I remember when I was in my early twenties talking to my Mom. I was impressed with myself, and I felt I had turned out OK, so I asked my Mom what her philosophy was when it came to raising children, or in this case, raising me. Her answer was, “I tried my best not to say No. If something was going to hurt you, then I would say No, but for the most part, I let you do whatever you wanted. Then I felt as long as you didn't give me a reason NOT to trust you, I would trust you.
When I was interviewed for the Messengers documentary, I was asked why am I so passionate about podcasting. I thought about it, and here is why:
- I spent myself into bankruptcy trying to have children. My wife at the time had female issues, and we weren't able to conceive. I've always wanted children. I grew up waiting for the day when I could play catch with someone in the backyard. So when that door closed, I was understandably disappointed. I was also married to someone who didn't handle that news as well and became a raging alcoholic, but that's another story for another time.
- A few years later someone tried to carjack me. When I refused to get out of the car, I put it in reverse and pulled away. As I was pulling away, he shot at me, and the bullet bounced off my window (which would've hit me in the head/neck region). Let me repeat that, the bullet bounced off my window and went into the door. So in my head, I'm still here, and obviously, God wants me here for something, but I'm not sure what it was.
- A few years later podcasting came along, and it scratches every itch I have. I remember thinking, “Oh, I see. Podcasting is why I'm here.
So in a way, the people I help are the children I never had. All that to say, I want to follow my Mom's example and avoid saying no.
When I was at Podcast Movement, I had some discussions with people who said very nice things about me. They kept explaining how I was THE Dave Jackson, and I needed to change the way I was marketing the School of Podcasting, and I needed to charge WAY MORE than I was. I was doing a podcast for a company that had me talking marketing strategies all the time. The one that kept coming up was scarcity. You see Disney do this with DVDs. They will bring back a movie for a limited time. You have to buy it while you have the chance. It's a good strategy and works well for many brands. There is one problem.
It didn't work for my brand.
To be more specific, it didn't work for me personally. I was telling people who want to learn, “Not now.” I was telling them to go sign up for the newsletter. As a teacher, there is ONE THING you REALLY want, and that is an eager student. I had them in front of me, and telling them no. I've explained my plans (to restructure) to the current members of the School of Podcasting and when I explained that the next time the doors open they aren't going to close I now know this is the right thing to do. More than one said they scratched their heads, that it didn't seem to make sense to them. It's a great strategy, but not for the School of Podcasting. Here are some other things why I'm doing this.
People would sign up for a month, pay top dollar, go through the tutorials and leave. I was making just as much money as if multiple people had signed up. So the thought was that I would be able to give more personalized attention to these people (which I did). I planted a seed of a relationship, but I never got to watch it bloom. They came for 30 days and left.
I was supposed to get a “More motivated” student as it cost more to join. While this may be partially right, I also found out that people with deeper pockets were just as busy (if not more) than people with not so deep pockets. One of the perks of buying a year in advance was you got more one on one time. Yet the people who purchased this rarely took advantage of it. So I had added a feature that nobody was using. Was this a feature then?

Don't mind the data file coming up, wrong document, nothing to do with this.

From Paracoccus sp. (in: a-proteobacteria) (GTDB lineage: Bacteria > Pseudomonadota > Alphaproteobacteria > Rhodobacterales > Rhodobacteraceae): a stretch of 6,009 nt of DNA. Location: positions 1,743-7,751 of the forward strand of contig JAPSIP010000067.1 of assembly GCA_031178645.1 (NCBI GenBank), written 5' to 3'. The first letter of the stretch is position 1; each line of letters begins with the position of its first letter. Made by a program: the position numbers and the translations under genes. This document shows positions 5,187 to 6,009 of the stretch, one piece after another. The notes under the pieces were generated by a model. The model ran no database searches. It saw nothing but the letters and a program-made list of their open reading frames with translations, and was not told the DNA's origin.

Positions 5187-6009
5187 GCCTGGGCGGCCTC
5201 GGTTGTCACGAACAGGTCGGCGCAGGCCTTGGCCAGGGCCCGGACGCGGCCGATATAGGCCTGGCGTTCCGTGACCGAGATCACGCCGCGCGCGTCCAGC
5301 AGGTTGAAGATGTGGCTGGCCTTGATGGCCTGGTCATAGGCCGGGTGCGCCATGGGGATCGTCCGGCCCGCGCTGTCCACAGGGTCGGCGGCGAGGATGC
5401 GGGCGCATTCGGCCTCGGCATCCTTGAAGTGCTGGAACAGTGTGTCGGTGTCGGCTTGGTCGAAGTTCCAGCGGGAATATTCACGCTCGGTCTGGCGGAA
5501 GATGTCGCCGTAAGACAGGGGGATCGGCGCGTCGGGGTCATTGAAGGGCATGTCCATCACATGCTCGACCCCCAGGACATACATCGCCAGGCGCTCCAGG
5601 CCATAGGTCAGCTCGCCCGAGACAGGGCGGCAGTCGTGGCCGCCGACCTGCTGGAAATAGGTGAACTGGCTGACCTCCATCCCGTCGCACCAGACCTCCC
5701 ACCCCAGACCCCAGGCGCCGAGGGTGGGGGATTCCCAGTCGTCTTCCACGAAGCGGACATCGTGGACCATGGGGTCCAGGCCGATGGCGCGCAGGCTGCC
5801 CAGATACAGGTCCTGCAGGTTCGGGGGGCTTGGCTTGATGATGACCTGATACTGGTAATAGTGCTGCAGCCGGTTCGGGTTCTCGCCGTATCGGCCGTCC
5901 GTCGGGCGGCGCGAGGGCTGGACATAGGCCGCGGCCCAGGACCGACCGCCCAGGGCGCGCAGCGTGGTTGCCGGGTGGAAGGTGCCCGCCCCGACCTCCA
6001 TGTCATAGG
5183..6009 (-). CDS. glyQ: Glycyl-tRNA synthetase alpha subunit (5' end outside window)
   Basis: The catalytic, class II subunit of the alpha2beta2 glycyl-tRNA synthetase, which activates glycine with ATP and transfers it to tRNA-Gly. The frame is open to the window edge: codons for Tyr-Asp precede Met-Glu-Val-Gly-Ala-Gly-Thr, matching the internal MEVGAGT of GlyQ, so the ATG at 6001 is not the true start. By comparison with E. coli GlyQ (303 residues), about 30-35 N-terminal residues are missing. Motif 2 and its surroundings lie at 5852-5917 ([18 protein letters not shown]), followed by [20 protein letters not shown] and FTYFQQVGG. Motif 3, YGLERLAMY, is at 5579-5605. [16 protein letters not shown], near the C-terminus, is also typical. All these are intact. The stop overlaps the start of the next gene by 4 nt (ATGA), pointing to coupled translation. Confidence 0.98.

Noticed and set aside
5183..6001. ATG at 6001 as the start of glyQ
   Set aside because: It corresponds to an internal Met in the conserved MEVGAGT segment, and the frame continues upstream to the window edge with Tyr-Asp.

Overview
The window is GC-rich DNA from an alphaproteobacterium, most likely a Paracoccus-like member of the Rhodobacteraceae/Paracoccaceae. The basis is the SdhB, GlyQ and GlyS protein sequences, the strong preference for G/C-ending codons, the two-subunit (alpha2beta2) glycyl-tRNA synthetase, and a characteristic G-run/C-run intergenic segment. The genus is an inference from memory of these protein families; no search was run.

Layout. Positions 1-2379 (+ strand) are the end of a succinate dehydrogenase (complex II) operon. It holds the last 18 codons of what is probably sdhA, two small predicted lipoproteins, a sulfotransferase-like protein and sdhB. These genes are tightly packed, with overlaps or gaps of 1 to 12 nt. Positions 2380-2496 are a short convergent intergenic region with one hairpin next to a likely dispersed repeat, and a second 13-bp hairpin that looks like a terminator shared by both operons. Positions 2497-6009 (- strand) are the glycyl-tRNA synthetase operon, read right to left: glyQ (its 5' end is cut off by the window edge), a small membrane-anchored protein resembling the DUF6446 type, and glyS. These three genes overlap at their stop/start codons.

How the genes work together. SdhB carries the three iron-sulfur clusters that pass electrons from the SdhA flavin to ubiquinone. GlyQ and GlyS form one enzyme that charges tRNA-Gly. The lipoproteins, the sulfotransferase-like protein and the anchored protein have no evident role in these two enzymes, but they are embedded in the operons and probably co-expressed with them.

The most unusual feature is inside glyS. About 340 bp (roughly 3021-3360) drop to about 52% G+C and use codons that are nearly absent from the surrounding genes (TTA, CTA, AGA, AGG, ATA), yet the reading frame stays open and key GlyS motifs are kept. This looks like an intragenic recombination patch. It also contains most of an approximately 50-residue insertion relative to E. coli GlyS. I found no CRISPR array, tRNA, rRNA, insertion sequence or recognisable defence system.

I was told if your prices are too low, people won't respect you. I get that. I am going to lower them a bit, but not as low as they were. I'm removing features I thought delivered value, but nobody was using. People who paid more before will have their memberships extended.
I looked in the mirror and asked why I did this. Part of my motivation was trying to make other people happy. I sincerely appreciate the kind words that my friends said at Podcast Movement. The problem is they were comparing me to other podcast consultants who make ten times more than I do. They want me to succeed, and for that I'm grateful. However, comparing me to these people made me miserable. It added stress to my life. It lead to me feeling like what I was doing wasn't good enough. One day I woke up, went my job at Libsyn (and by that I mean my five-foot commute to work from home), I helped people all day with their podcasts. I then had some great one on one consulting calls. During the day I answered questions from the School of Podcasting members. My bills are paid. My health is better than it has been in 20 years, and I'm happy. Yeah, you heard me. I'm happy. I don't care what other people are making with their podcast. I wish them well. Here is the bottom line:
I'm here to help people. If you ask for help, I'm going to do my best to avoid saying no.
So on September 30th (International Podcasting Day), I'm reopening the doors to the School of Podcasting. While it's been closed, I've moved the membership area to a new platform (thinkific). Thinkific makes it super easy to maintain, and it's more flexible. I will offer subscriptions, and I will offer the ability to purchase just the course you need. I've removed some features so I could lower my prices (those “features” are the ones nobody was using) and I'm adding more things to the School that I think will truly benefit the members.
It's my podcast. It's my brand.
I'm allowed to change it, and in the end, nobody will punch me in the face.
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